Cuban affairs drew many headlines in 1994. Spring marked the beginning of a headlong cascade of events: a bungled attempt by the Havana regime to stage a dialogue with moderate exiles in April, a mass exodus of Cuban balseros (rafters) to U.S. shores in July and August, subsequent bilateral meetings with the United States throughout early fall, a November solidarity gathering in Cuba with what remains of the Latin American left, a non-invitation to Miami’s Summit of the Americas in early December, the Vatican’s appointment of a new Cuban cardinal in mid-December, an ongoing debate over the encampment of nearly thirty thousand Cubans in Guantanamo, rioting by Cubans in Panama, more bilateral meetings to discuss immigration and perhaps the economic blockade scheduled for early 1995, and so forth.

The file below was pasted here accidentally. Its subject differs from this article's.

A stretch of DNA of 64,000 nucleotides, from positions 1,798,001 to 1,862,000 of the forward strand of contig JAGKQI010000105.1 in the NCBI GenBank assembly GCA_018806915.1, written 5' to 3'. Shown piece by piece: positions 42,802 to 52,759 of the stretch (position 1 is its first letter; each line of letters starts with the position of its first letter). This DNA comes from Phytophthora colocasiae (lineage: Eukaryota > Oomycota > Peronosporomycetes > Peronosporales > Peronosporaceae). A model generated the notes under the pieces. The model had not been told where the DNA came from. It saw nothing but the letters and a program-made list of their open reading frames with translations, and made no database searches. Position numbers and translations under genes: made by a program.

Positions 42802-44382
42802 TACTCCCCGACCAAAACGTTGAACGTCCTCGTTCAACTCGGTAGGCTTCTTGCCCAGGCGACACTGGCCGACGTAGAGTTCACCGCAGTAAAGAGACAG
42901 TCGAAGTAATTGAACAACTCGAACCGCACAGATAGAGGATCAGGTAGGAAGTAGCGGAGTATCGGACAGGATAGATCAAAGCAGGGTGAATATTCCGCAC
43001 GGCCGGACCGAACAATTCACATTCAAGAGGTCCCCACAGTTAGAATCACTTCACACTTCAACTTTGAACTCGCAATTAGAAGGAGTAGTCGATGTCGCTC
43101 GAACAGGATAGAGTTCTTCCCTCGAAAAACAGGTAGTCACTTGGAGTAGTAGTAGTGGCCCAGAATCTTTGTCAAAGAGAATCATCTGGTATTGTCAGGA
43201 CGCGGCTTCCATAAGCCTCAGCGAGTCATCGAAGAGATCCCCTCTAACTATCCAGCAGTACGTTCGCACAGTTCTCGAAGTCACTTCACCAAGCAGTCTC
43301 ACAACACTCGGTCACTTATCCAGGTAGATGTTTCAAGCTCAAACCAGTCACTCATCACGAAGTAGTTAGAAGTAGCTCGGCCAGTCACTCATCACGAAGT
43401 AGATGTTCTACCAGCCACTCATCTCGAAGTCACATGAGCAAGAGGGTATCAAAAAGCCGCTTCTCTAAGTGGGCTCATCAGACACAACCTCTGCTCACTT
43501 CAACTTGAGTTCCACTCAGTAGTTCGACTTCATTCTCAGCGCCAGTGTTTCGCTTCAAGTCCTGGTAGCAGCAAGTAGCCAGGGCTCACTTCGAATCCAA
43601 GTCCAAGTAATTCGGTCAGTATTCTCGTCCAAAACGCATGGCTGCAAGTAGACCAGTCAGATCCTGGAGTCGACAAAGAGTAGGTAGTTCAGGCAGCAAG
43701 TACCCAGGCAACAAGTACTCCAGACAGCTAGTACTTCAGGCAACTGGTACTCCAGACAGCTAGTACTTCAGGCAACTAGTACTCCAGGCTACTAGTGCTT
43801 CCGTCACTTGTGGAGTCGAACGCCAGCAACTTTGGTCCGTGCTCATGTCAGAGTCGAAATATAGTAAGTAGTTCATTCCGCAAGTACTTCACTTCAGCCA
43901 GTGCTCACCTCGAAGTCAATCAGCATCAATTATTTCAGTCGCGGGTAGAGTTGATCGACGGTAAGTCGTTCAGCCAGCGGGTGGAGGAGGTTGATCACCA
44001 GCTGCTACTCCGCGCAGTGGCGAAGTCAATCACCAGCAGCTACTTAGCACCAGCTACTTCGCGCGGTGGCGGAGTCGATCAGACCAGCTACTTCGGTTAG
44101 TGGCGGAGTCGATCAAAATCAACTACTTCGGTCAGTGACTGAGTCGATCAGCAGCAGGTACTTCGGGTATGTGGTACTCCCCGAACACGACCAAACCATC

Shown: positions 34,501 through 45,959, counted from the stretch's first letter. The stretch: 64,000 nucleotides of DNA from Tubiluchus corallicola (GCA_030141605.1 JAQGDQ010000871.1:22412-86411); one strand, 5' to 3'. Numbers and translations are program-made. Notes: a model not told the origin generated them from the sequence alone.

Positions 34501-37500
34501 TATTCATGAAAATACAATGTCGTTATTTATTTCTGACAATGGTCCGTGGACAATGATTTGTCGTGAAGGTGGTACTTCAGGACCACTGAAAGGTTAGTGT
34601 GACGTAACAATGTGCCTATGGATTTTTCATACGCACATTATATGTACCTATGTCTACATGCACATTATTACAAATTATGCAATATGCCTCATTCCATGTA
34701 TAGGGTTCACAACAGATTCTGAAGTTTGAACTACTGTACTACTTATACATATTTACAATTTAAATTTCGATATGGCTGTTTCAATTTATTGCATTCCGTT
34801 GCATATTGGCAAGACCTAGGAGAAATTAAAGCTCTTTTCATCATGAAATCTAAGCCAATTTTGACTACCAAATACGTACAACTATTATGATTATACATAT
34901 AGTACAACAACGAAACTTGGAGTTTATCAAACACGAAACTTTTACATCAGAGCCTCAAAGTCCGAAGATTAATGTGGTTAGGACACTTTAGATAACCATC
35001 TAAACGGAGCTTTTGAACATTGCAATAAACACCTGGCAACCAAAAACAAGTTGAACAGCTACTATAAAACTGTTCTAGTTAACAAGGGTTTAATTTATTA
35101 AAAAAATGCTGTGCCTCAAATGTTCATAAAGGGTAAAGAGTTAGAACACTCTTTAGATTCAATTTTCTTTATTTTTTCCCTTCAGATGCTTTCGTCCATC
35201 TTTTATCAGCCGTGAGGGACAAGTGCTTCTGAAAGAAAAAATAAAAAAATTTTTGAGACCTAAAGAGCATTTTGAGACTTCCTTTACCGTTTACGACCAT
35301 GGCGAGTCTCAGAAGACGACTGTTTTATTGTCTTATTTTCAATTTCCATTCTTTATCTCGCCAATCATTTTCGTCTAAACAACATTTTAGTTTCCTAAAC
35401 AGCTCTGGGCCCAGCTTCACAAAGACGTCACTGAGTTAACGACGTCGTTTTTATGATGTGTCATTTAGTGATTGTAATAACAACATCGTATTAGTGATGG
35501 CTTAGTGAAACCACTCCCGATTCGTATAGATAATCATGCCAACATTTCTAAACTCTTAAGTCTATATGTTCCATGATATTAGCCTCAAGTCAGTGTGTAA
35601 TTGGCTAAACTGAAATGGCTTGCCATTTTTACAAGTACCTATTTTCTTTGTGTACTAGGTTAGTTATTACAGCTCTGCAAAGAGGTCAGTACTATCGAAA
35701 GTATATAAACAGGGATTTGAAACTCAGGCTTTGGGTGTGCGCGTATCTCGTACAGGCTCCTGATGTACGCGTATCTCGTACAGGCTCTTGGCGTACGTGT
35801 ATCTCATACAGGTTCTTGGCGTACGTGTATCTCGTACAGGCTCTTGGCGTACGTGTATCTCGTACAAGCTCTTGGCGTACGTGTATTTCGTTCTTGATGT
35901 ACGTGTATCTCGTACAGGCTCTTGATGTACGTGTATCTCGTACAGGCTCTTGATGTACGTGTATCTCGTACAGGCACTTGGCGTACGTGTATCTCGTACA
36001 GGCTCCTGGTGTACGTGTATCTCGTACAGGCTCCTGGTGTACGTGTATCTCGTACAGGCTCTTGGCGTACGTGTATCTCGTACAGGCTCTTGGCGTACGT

The list goes on, but the impasse remains. Still no opening in sight for bridging the thirty-six-year-old rift between Cuba and Washington. Or is it between Cuba and Miami?...
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